The Philharmonic Orchestra will be performing on February 13th at 7:30 p.m. Tickets are available in the HFAC. Notorious for pushing the limits of university-level orchestras, they will be performing Brahm’s 3 (which many schools would consider out of the skill range of their students), an original piece written by a BYU composition major student, and a never-recorded Argentine piece written in the late 1800’s.







Learning Beyond the Classroom: Adventures in Paraguay

paraguay students

Photo courtesy of Rachel Matthews

By Jessica Tanner

As a nursing student, you fill hundreds of hours with your studies, your classes, and your clinical hours in hospitals. One day you wander by a flyer for a study abroad or see an email from one of your professors asking for student researchers. Do you keep walking? Do you disregard the email? Or do you consider the possibility of experiential learning outside the classroom? Though it may seem like there is not enough time nor resources, it may not be as impossible as you think. Two nursing students share how they got involved in a life-changing research trip to Paraguay.

These students joined Dr. Sheri Palmer, who was the recipient of the Fulbright Scholarship, in Paraguay to address the issue of teenage pregnancy.  On this ten-day research trip, they had two objectives: the first was interview local teachers, principals and community leaders about Paraguayan teenage life.  The second was to teach Days for Girls classes, teaching young women and girls about maturation and teenage pregnancy. For fifth-semester student Rachel Matthews, one of the best parts was “seeing the girls understand something they didn’t before, see them get empowered about their bodies and … themselves.” She also enjoyed the one-on-one interviews. “I’d missed that Paraguayan soul,” she says.

Matthews had served her mission in Paraguay. Coincidentally, so had Dr. Palmer. Having recently returned from her mission, Matthews was in search of something that would take her nursing skills outside the classroom. Her opportunity came in the form of Dr. Palmer at an ORCA conference. Matthews was about to leave when she spotted her teacher next to a Global Health sign. “I thought if there is anyone I can talk to, it’s probably her,” Matthews remembers. “I went over to her, and I sat down and started explaining some of the public health issues I’d seen in Paraguay. It turns out she’d also served her mission in Paraguay, so we bonded really quickly over that. As luck would have it, she’d also applied for a Fulbright [Scholar Award] to teach at a university in Paraguay.”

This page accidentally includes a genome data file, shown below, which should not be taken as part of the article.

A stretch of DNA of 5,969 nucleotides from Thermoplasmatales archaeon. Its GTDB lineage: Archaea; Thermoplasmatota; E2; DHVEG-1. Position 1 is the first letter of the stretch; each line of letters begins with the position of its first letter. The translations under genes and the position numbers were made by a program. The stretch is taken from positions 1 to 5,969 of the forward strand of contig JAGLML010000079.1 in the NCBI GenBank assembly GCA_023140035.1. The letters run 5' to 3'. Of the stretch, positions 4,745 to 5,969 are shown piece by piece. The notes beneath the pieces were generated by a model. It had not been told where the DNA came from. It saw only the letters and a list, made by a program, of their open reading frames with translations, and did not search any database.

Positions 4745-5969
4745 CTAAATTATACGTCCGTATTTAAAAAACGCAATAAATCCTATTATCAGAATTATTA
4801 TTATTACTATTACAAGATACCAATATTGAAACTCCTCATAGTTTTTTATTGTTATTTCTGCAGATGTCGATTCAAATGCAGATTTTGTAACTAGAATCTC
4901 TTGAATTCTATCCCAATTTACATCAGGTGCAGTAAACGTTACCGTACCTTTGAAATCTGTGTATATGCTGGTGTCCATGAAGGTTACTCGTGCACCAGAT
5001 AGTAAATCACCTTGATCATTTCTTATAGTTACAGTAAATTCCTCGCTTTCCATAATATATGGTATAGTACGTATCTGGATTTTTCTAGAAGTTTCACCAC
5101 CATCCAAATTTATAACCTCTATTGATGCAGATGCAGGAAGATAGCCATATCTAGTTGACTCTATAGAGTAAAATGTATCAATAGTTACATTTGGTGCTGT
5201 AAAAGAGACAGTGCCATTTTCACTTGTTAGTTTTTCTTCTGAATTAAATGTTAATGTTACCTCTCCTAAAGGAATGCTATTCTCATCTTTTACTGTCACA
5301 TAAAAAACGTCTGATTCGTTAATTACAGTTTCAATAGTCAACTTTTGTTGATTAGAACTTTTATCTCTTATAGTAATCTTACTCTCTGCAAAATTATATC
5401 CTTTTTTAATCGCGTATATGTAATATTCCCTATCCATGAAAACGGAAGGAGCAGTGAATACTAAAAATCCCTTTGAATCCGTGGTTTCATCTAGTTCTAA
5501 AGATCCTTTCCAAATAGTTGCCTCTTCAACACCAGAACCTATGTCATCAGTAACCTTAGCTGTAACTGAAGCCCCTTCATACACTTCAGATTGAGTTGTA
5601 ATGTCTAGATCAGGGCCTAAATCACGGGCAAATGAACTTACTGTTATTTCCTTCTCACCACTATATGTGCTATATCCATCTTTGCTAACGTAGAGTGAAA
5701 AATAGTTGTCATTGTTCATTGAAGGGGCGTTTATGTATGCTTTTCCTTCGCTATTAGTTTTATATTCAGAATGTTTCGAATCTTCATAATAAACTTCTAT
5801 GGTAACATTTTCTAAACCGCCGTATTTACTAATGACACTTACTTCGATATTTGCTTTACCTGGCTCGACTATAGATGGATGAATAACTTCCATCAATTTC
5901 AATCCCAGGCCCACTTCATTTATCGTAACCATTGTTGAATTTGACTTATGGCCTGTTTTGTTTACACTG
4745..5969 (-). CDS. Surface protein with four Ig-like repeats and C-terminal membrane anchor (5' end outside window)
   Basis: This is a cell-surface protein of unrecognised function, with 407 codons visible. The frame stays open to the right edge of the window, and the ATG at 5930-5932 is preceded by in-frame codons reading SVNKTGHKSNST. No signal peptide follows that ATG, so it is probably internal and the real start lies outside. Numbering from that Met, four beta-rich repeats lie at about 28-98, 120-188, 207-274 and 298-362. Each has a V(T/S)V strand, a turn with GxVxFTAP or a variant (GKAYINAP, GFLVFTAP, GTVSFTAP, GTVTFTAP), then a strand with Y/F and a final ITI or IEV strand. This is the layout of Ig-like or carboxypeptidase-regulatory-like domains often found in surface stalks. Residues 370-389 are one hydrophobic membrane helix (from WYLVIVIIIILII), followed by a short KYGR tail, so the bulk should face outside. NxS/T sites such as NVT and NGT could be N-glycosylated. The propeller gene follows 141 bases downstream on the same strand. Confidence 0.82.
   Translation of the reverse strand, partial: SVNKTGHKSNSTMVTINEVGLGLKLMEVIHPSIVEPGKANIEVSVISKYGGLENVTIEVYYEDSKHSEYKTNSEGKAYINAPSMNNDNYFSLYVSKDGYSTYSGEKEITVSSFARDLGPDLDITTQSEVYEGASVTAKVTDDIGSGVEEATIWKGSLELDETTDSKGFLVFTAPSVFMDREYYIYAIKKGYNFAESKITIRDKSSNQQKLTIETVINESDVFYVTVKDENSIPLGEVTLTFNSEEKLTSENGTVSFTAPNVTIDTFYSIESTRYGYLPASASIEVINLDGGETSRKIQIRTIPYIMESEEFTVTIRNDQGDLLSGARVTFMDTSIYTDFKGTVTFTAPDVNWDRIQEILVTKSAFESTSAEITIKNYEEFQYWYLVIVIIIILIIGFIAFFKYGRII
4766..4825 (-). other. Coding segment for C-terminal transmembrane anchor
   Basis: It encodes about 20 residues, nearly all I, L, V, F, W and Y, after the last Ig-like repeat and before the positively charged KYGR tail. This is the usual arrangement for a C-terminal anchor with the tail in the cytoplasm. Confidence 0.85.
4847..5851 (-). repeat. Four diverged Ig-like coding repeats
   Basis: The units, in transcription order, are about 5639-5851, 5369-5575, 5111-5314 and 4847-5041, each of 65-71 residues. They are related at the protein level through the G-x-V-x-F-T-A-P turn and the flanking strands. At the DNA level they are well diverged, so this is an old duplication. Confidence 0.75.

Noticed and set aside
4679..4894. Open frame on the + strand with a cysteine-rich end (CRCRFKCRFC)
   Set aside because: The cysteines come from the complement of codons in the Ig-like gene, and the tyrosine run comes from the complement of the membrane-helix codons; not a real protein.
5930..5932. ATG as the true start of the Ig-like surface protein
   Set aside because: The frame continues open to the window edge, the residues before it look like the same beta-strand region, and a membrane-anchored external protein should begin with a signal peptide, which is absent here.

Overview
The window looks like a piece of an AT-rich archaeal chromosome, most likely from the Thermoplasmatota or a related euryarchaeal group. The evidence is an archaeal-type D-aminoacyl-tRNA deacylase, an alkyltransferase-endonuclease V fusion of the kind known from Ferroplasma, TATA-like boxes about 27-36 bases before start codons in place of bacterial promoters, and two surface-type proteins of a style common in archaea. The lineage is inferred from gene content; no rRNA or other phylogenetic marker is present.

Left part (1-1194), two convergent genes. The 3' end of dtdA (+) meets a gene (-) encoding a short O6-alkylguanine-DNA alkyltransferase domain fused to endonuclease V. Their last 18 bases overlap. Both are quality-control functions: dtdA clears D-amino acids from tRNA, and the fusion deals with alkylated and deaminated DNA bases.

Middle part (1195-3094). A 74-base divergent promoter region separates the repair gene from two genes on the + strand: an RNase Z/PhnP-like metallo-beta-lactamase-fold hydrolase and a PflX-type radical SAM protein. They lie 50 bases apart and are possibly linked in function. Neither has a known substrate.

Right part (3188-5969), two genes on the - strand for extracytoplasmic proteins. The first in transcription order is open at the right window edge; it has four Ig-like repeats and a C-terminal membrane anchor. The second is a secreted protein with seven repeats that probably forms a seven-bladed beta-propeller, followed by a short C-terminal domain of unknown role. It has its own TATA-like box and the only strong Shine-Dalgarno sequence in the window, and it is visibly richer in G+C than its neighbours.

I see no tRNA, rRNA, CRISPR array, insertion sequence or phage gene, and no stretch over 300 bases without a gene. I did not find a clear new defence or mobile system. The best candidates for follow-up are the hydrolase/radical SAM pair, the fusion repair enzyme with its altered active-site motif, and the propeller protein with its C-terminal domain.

A sixth-semester student, Julia Lee, also coincidentally connected with Dr. Palmer. After returning from a mission in Argentina, Lee attended a Spanish class that Dr. Palmer was auditing. Lee had taken a gerontology class from Dr. Palmer, and started talking with her. The more she talked with her, the more she learned about the upcoming research trip to Paraguay. And the more she learned, the more interested she became.

These stories share a commonality: both Lee and Matthews got involved by talking to their professor. Professors are there to help students learn, in and out of the classroom. “That first step is just getting out of your comfort zone and asking professors if there is something you can do,” says Matthews.   Teachers and students have ideas; it is usually together they can make those ideas a reality. For Lee, too, the key to gaining these experiences comes from connections and questioning. She relates, “I happened to be in the class with Sheri Palmer. I could have just not talked to her about it, but I was interested, so I asked. And she talked about it, and it was interesting, so I asked.” Matthews adds that professors are constantly reaching out through emails. It does not take a lot to get involved – it simply starts with asking questions.